Colombia’s offshore is not as widely explored as its conventional onshore space. The country, which has many resources including coal bed methane and even shale, is making a bigger push for offshore exploration.
Colombia’s Vice Minister of Energy for the Ministry of Mines and Energy, Orlando Cabrales (pictured), appeared at IHS CERAWeek on Tuesday to tout the country’s new 2014 Round. Colombia’s Agencia Nacional de Hidrocarburos (ANH) has taken its road show to CERAWeek once again as it did two years ago to drum up interest in the country’s total offerings, which includes 22 million hectares of acreage both on- and offshore.
Cabrales told press after his panel appearance that the country is increasing investment into deepwater and ultra-deepwater. So far 20 offshore blocks have already been awarded in the Caribbean. The 2014 Round will offer 13 offshore blocks, 10 in the Caribbean and three in the Pacific, Cabrales said.
Cabrales highlighted a few companies that are currently drilling or plan to drill in Colombia’s offshore waters in the second half of this year. Petrobras, who announced its Colombian plans last month, will drill the Orca prospect in the Tayrona-1 block in the Caribbean. Colombia’s state-owned firm Ecopetrol is also expected to drill its first offshore well. Houston-based Anadarko Petroleum is moving very fast on their drilling plans, Cabrales said. Anadarko's 4Q 2014 operations report announced that a multi-well drilling program is expected to commence by late 2014 or early 2015, following the completed acquisition of a 6500sq km 3D seismic survey on the independent s offshore blocks the 100%-owned block COL 2, and (50%-working interest) blocks COL 5, Fuerte Norte, Fuerte Sur, Purple Angel, and URA 4.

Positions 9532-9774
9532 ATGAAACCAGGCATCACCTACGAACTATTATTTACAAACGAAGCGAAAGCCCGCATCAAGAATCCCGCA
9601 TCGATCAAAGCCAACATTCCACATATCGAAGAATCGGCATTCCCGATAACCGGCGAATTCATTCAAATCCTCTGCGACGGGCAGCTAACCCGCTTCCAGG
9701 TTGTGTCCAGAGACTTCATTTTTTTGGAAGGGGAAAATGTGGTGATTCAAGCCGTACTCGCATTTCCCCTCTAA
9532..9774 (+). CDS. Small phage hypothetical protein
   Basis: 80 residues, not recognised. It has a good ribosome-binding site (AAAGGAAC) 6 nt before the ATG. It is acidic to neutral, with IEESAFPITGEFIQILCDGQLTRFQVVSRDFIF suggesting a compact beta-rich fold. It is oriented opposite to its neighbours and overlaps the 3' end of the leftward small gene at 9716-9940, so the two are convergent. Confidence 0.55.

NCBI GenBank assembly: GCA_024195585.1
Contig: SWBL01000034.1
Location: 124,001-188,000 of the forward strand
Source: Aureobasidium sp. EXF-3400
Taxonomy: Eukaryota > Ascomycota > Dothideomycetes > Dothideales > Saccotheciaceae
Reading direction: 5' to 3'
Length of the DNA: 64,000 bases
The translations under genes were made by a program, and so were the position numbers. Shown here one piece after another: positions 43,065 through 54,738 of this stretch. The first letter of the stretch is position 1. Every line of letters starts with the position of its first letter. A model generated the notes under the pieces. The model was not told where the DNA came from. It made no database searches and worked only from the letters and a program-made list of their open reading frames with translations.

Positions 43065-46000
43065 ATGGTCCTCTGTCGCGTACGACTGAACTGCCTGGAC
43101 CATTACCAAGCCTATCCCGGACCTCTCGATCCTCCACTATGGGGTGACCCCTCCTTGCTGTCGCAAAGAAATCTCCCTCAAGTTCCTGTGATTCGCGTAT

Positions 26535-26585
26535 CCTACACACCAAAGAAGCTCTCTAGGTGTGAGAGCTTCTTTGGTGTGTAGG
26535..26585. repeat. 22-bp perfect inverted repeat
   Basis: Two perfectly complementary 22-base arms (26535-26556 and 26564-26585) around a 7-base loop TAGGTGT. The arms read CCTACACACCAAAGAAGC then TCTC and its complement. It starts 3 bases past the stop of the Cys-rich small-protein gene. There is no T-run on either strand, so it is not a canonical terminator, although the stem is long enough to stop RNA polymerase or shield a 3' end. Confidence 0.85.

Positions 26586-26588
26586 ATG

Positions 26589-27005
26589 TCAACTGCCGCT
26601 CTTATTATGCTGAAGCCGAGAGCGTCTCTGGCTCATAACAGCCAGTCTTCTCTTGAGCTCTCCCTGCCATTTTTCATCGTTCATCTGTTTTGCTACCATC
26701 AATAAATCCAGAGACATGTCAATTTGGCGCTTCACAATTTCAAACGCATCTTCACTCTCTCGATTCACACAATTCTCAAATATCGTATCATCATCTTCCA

In addition to offering more acreage, Cabrales said the country plans to create a free trade zone to attract more offshore investment. In addition to US-based Anadarko, Brazil’s Petrobras, Spain’s Repsol, India’s ONGC Videsh Ltd. and supermajor Shell are present in Colombia’s offshore.
However, developing Colombia’s offshore is not the country’s only goal. Cabrales said Ecopetrol plans to become more competitive in other areas including the US Gulf of Mexico, Angola, and Brazil. “We need to move more aggressively in the region,” he told reporters.
A Q&A with a Colombian official would not be complete without a discussion on security, especially with attacks on pipeline infrastructure, which had been on the decline, suddenly spiking in the country last year. In a stark contrast, the US Energy Information Administration (EIA) reported only 31 pipeline attacks in 2010. Colombia’s Ministry of Defense recorded 259 attacks occurred on oil pipelines in 2013.
“We have become experts in emergency response,” Cabrales said. He conceded that attacks by rebel groups on pipelines have increased, however, he said it has not significantly affected production. A report by the EIA estimated Colombia averaged 35,000b/d of unplanned production disruption as of September 2013, more than a 115% increase from 2012, the agency said.
“We have always found ways to cope and seek avenues to liberate the crude,” Cabrales said. “Our public forces are committed to protecting the infrastructure.
“I’m not saying we don’t wish to remove that barrier,” he continued. “But the alert is always high on that front.” Cabrales highlighted close ties with Colombia’s Energy Ministry and the country’s Ministry of Defense as a way of protecting oil and gas infrastructure.
Image: Audrey Leon/OE